Rises the Night
First of all, let’s call this series what it is: Regency Buffy. Now, if you’re as intrigued as I was when reading the review of last year’s The Rest Falls Away, the very good news is that what we have here isn’t a rip-off of that great television show, but instead something that takes the best of it – in other words, many of the things we loved about the Buffster – and sets it in the most popular historical time period. And, fellow readers, it works. Very well, indeed.
In every generation ( I couldn’t resist), there is a female descendent of the Gardella family who is the most powerful of the venators, Regency Buffy-speak for vampire hunters. In the first book, young noblewoman Victoria learns the startling truth about the existence of vampires and, even more incredibly, about her own heritage from her Aunt Eustacia, a powerful venator herself. By the end of the first book, Victoria is well on her way to becoming…well, Regency Buffy.
As the second book opens, Victoria (and I will avoid some details here for fear of spoiling the first book) accidentally stakes a human (a la Faith) and vows to give up actively hunting so she can spend the time she needs concentrating on her training until she is truly worthy. Roughly a year passes and Victoria is soon enough drawn into a mystery surrounding a society rooted in the ancient past that has long endured as human supporters of the vampires. This society’s vampire groupies allow the undead to feed from them for sexual pleasure and even bring them victims.
But, to the dismay of Victoria and her fellow venators, the society’s assistance to the evil vampires, regrettably for the future of humankind, goes even deeper when our ever-resourceful vampire hunter learns of a plot to activate a magical obelisk that would mean disaster for all life on earth.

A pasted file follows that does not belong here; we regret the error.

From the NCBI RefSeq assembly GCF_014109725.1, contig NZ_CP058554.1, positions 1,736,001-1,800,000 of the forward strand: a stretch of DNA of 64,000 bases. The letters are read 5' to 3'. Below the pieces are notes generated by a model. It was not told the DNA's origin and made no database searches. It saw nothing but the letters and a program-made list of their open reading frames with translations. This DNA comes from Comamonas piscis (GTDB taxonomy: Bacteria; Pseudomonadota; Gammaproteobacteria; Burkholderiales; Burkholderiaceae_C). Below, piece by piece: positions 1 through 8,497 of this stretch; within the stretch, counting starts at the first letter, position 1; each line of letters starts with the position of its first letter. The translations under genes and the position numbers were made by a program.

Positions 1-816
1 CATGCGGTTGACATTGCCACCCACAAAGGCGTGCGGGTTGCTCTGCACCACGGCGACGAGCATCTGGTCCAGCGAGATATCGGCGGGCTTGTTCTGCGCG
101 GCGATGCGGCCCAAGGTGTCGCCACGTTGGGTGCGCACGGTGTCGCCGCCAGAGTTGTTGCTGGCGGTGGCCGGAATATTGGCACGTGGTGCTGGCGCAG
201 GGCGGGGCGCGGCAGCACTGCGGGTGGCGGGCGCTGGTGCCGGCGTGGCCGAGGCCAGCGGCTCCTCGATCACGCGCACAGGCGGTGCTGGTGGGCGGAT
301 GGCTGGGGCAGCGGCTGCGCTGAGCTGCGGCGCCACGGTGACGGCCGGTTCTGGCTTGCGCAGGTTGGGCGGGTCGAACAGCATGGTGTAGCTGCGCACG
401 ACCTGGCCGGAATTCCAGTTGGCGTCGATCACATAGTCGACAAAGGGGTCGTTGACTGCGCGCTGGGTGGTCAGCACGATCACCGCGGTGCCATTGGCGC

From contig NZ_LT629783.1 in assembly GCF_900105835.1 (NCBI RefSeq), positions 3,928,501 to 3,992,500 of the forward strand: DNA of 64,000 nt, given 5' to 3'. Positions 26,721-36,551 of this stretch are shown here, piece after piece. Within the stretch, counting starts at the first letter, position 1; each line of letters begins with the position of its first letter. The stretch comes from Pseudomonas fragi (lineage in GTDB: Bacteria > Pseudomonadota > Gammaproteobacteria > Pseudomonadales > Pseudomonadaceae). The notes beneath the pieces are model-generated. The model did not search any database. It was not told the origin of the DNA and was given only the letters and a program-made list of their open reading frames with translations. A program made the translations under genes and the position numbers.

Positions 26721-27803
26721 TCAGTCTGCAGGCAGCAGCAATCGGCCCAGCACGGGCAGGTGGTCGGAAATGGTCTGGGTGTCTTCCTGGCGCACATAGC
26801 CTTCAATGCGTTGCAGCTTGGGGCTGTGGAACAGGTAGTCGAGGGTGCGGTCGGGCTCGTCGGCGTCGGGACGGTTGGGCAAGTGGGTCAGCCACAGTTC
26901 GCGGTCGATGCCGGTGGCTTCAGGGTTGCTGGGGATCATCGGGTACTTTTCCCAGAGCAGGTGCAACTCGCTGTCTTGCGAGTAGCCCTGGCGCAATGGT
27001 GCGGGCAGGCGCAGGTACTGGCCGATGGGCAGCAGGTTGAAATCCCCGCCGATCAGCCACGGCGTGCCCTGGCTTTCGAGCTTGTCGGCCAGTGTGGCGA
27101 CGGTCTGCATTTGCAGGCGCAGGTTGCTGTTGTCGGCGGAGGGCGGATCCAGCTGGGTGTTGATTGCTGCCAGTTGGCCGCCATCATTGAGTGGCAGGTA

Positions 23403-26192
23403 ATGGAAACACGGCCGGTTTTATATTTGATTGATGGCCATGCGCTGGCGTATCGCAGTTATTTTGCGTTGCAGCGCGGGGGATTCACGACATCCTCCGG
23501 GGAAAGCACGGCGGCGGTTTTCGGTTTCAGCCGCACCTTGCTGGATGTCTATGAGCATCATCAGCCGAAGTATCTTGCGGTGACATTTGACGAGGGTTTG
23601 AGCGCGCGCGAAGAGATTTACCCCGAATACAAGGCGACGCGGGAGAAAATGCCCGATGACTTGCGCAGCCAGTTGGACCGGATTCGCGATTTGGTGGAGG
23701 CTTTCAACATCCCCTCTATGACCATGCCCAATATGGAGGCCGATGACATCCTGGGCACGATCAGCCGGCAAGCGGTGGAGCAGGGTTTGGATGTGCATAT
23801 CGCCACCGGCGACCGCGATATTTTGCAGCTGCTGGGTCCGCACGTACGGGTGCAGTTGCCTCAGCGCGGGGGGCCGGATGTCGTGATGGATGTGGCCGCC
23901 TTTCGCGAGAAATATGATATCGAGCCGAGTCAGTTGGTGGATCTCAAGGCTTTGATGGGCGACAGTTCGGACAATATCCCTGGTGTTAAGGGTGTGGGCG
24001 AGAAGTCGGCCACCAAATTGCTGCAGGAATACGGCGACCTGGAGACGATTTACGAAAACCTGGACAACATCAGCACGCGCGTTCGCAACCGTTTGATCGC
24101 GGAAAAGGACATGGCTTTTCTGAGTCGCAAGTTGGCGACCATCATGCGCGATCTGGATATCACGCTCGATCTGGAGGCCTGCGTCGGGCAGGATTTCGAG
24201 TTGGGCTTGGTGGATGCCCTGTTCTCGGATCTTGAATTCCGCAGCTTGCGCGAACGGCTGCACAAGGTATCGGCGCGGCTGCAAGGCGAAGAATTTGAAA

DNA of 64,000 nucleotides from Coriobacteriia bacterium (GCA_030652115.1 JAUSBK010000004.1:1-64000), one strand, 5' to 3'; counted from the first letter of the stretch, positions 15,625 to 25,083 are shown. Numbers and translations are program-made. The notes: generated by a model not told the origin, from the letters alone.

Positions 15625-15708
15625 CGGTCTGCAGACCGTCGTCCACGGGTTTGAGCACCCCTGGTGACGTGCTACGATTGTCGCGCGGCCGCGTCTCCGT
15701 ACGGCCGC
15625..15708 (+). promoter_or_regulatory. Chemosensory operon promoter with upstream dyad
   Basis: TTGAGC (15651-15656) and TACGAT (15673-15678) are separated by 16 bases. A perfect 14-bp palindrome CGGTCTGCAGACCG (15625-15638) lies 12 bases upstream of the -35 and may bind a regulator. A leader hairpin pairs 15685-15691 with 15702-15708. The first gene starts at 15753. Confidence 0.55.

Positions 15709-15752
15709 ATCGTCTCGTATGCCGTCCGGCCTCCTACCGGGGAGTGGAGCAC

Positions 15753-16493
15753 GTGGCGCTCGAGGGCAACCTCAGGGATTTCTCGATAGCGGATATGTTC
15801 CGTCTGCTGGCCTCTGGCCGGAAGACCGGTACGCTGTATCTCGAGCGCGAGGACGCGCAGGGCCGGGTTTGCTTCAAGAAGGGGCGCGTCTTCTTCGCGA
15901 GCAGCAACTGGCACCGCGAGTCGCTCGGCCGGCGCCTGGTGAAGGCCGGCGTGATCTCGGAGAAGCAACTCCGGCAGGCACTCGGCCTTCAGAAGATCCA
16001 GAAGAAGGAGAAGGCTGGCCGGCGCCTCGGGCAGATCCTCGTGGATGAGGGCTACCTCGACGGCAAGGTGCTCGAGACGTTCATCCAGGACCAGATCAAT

I know I’m being a little sketchy on the plot outline front, but I don’t want to provide any further details because I hope readers will read the first book as well as this one. Quite honestly, though this entry can be followed easily enough on its own, I think there’s a very good chance you’ll enjoy this book a bit more if you take the time to first read the prequel.
Colleen Gleason has done something cool here: She’s created a real, full-blooded (sorry) heroine and given her an entertaining and intriguing cast of secondary characters with whom to interact. Her mythology, to take things even further into positive territory, is easily digested and not unnecessarily complicated as so many are today. And, suffice it to say that there are two potential heroes for Victoria, both of whom are mysterious, sexy, and completely three-dimensional. In sagas like these I pretty much always pick a hero I’m pulling for by this point in the story, but right now, fellow readers, I could go either way.
As for Victoria herself, though she is young in years just like our modern day Buffy, she wears the mantle of vampire hunter with great authority. Still, she also always feels real. Victoria is, in the simplest terms, a young woman of her time and place graced – or cursed – with powerful talents and a unique heritage. It is a testament to the author’s skills that this seeming contradiction works so very well.
For the record, while I very much enjoyed The Rest Falls Away, I think the author really hits her stride with this one. If you’re looking for an intelligent, new spin on the vampire genre, Rises the Night and its prequel fit the bill perfectly. As for me, I’m in. Oh, baby, am I in!